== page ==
Kenyan University Opens Its Doors to Somali Refugees
By Rebecca Meeson-Frizelle - Somalia, the “failed state” on Africa’s East coast, appears to be forever marred by disrepair. Without an effective central government since President Siad Barre was overthrown in 1991, it has been dominated by seemingly irresolvable clan warfare.
This domestic crisis has only served to exacerbate issues of famine and disease which have plagued Somalia and resulted in the deaths of up to one million Somalis.
More recently, Somalia and the international community have been faced with further preoccupations, including the presence of an Islamist insurgency which has consolidated its power in Southern Somalia. The notorious Somali piracy operation has also proved a massive headache for the international shipping arena, prompting NATO action.
Kenya, on the other hand, provides a stark contrast to its lawless neighbour. In comparison to the rest of the East African region, it is deemed to possess a well-established and prosperous economic, political and social infrastructure and justly deserves its title as East Africa’s “economic hub”.
It is therefore unsurprising that an estimated 623,000 refugees have fled to Kenya, which is also home to Dadaab, the largest refugee camp in the world, 100 kilometres from the Kenya-Somalia border and home to the vast majority (470,000) of Somali refugees in the country.
Dadaab has recently made headlines as Kenyatta University, whose main campus is based in the Kenyan capital of Nairobi, has opened a second campus there, making it the first refugee site in the world to offer tertiary education. This is especially welcome news for the Somali refugees in Dadaab who have so far lacked the opportunity to pursue education further.
Some vocational training is available but many refugees want education on their doorstep, largely to overcome concerns that lack of education and employment opportunities increases the potential for disenfranchised youths to be recruited into militia and banditry. In July, eight aid agencies reported that around 164,000 children – more than 70% of those in Dadaab – were not in school. Children who did go to school were attending classes containing more than 100 pupils.
The campus in Dadaab promotes the aim to first and foremost improve education opportunities for refugees. The University has already allocated two-thirds of its places to refugees, with the rest set aside for locals. Self-sponsored students and those backed by donors are due to start next January, while students admitted under The Borderless Higher Education for Refugees Project will join early next year and have tuition fees waived.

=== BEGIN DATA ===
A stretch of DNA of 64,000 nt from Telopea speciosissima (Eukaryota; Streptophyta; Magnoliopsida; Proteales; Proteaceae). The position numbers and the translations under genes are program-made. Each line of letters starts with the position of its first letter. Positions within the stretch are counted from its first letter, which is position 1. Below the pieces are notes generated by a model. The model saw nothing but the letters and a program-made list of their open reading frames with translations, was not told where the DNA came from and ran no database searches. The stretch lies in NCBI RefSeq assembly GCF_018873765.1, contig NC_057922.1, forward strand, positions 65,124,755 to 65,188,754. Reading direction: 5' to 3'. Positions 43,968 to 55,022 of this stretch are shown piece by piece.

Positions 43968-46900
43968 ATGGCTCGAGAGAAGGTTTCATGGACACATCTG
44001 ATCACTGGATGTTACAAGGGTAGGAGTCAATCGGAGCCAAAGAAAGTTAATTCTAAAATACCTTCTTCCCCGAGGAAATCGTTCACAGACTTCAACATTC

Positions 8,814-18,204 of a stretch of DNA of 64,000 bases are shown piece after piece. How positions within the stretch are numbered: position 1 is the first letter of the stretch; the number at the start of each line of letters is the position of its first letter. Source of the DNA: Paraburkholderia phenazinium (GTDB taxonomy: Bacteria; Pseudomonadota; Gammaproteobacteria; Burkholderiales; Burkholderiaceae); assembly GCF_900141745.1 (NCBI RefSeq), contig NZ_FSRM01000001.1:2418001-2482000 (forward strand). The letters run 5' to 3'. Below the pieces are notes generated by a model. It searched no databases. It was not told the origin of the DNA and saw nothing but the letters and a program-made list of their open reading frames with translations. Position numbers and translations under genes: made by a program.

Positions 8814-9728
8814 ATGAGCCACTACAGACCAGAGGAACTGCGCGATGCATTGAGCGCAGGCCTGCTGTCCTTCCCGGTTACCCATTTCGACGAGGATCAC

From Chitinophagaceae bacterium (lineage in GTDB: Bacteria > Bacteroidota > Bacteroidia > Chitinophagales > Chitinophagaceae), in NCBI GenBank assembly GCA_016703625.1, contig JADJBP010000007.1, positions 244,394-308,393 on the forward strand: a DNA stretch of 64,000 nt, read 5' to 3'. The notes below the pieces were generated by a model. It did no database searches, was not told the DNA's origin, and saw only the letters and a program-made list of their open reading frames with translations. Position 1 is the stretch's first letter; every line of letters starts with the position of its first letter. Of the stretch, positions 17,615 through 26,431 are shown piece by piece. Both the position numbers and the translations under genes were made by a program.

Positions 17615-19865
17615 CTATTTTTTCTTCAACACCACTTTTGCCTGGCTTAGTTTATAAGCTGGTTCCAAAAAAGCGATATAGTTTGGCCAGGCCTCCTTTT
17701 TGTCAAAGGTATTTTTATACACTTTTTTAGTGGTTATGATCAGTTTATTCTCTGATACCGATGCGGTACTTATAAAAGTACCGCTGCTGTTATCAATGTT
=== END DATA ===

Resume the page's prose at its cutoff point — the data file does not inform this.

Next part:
The Kenyan government has repeatedly called for international NGOs to repatriate Somalis to safe areas in their homeland. These calls have increased in recent months, as African Union peacekeepers and Kenyan troops have begun to successfully counter Islamist insurgents al-Shabaab. The peacekeepers drove al-Shabaab out of the capital, Mogadishu, last year and have already seized several towns in the South.
It is this recent pacification of key areas in Somalia, and the Kenyan government’s assertion that the overcrowded camps at Dadaab pose “serious security threats to Kenya and the region” that forms the basis of the argument for why Somali refugees should return home.
The NGOs, who join Somalis in welcoming the Kenyatta University Campus in Dadaab, have refuted the Kenyan government’s calls to repatriate Somali refugees, warning that it is too early to talk about sending them home given the conflict. Last month, Médecins sans Frontières (MSF) said: “While Somalia remains embroiled in armed conflict, calls for the repatriation of refugees are grossly premature. Security conditions on the ground do not allow for adequate protection or the secure delivery of humanitarian aid.”
Whether Somali refugees in Kenya should be repatriated is a burgeoning discussion but what it is certain is that the latest educational opportunity provided for the Dadaab refugees is invaluable not only in terms of how their qualifications will be able to contribute to Kenyan society but also in terms of what they can give to rebuilding their own country when the time comes. For Somalis, access to tertiary-level education will prove to be a powerful weapon and crucial to the long-term development of a shattered population.
By Rebecca Meeson-Frizelle - Impact
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